Living With Autism

As a child, I was super embarrassed of my brother Marc and never once brought him up. He would sing and dance in public, mumbled to himself loudly, and stuttered excessively. Unless someone specifically asked how many siblings I had, he didn’t exist. I’ve actually been accused of making him up.
It wasn’t until I was older that I truly realized what an amazing gift Marc has given me. He taught me, above all else, to be compassionate. It forces me to always be conscious of the little tendencies that people on the Autism Spectrum can have and why they are the way that they are. The annoying quirks your type-A friend has, maybe aren’t all her fault (she might be crazy but it isn’t ALL her fault).
People always ask me if it was hard having a brother with autism and I always say no. Yes, sometimes it was embarrassing as a kid, but I usually forget that I have an autistic brother. It’s pretty much just normal for me, and I would never want to use my brother as a crutch.
This is actually what has inspired me to write this post. Autism isn’t a disease and it isn’t a crutch. I have seen so many posts about people saying that they are “on the spectrum” or that they have “autistic tendencies”. In fact, many highly gifted people probably fall somewhere on the spectrum. It really isn’t something to be embarrassed about. However, the problem is that we use this word as a crutch. We say we “cant work with others” or were an “asshole” because “we have autism”. You aren’t an asshole if you have Autism, but you might be if you use Autism to act like one. This is such a skewed picture of what it looks like to have autism, and frankly, its a gross insult to those who suffer daily with their autism.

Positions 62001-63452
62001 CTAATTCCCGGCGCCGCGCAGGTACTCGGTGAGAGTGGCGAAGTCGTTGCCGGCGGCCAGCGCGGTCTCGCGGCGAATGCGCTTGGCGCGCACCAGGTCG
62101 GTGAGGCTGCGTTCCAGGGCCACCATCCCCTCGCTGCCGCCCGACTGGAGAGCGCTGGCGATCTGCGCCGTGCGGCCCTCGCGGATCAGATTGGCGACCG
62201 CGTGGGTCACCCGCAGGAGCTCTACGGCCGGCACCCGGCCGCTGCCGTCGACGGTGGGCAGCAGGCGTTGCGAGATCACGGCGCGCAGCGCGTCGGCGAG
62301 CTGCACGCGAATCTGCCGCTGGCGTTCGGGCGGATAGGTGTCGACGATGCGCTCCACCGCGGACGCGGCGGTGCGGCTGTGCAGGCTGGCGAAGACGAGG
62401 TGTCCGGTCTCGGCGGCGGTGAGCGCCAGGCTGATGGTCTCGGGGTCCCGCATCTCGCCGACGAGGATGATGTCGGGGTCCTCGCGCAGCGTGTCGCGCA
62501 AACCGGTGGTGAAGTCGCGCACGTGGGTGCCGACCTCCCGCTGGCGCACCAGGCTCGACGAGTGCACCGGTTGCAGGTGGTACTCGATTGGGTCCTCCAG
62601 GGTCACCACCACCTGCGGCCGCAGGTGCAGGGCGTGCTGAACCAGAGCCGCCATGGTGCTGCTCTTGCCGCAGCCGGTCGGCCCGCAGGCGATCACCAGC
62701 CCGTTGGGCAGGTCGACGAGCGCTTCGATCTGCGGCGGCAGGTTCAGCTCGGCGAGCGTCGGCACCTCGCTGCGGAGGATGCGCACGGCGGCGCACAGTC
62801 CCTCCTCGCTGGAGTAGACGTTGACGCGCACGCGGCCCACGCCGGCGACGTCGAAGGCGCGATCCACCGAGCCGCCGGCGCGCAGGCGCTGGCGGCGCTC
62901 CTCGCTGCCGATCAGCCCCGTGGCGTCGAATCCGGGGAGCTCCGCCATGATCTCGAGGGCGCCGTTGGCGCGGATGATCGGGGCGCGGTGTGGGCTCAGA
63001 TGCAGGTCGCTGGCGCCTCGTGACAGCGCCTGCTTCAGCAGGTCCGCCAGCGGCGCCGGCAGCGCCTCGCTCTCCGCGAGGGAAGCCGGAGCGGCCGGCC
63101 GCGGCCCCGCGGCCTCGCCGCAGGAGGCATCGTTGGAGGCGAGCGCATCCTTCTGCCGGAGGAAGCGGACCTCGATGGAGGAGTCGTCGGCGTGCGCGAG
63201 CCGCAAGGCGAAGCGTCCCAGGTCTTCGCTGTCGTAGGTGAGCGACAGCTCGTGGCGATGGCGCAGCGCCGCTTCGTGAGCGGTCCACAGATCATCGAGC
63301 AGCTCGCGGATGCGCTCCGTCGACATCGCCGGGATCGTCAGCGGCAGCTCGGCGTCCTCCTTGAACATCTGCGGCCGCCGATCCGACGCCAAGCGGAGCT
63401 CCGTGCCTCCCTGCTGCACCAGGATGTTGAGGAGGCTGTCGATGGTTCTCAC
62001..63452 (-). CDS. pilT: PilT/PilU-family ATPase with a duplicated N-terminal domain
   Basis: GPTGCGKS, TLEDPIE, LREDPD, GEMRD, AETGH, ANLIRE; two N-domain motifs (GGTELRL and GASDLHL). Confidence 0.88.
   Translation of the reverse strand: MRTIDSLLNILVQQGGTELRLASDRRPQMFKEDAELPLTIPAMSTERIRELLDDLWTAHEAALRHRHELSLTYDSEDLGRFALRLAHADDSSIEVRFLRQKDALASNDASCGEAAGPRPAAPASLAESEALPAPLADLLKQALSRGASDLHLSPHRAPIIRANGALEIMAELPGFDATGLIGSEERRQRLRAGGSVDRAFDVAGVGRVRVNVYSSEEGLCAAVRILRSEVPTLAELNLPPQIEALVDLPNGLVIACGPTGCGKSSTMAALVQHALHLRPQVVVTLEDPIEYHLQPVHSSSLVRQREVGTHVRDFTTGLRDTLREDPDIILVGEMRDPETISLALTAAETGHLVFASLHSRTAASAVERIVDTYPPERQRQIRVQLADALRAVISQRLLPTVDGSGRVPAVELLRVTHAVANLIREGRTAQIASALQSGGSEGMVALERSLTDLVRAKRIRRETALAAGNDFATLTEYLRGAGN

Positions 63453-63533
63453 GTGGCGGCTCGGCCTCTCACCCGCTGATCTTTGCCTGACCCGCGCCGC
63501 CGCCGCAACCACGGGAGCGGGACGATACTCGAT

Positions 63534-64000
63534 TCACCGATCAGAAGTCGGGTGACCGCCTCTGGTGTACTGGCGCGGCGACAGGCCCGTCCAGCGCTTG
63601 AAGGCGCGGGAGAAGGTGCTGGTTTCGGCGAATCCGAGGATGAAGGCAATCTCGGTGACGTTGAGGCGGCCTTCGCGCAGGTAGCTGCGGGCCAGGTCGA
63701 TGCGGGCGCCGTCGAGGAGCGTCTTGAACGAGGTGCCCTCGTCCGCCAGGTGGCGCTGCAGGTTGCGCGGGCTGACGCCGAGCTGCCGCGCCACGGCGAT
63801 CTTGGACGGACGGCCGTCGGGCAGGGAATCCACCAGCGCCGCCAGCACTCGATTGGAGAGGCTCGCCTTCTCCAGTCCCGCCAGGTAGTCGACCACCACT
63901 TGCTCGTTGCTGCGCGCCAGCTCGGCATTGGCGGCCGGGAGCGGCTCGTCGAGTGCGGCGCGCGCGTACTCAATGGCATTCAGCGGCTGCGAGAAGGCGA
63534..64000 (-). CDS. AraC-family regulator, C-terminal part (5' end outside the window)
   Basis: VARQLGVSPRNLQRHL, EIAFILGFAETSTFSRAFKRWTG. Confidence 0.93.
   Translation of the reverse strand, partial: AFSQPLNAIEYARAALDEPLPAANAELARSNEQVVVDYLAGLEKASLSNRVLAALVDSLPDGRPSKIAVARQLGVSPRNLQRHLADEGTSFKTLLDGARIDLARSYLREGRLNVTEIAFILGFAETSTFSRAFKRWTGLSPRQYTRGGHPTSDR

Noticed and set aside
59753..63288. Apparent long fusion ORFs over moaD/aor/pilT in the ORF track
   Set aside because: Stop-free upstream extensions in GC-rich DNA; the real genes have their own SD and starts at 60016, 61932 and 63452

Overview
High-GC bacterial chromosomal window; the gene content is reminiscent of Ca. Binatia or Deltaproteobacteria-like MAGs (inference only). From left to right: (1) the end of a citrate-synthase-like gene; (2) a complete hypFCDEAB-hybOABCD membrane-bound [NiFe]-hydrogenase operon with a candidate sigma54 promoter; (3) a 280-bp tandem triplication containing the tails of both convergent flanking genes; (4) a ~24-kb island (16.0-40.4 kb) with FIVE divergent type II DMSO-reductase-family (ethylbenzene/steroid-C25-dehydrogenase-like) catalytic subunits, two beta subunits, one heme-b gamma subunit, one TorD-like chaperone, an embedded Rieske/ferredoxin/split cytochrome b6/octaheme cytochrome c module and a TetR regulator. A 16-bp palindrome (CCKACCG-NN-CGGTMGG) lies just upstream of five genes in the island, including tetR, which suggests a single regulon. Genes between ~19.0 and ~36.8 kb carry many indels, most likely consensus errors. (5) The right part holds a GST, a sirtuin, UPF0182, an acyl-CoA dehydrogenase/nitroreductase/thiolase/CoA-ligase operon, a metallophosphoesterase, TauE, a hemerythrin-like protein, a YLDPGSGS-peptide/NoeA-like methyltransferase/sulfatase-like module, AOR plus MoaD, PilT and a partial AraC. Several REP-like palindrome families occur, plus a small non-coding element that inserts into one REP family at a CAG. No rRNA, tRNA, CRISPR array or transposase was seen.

April is National Autism Awareness Month, and I ask you to be conscious of what it means to have Autism. Have some damn compassion. Austism is nothing to be ashamed of, but don’t let someone else’s struggle be your excuse.
#LightItUpBlueForNationalAutism Awareness
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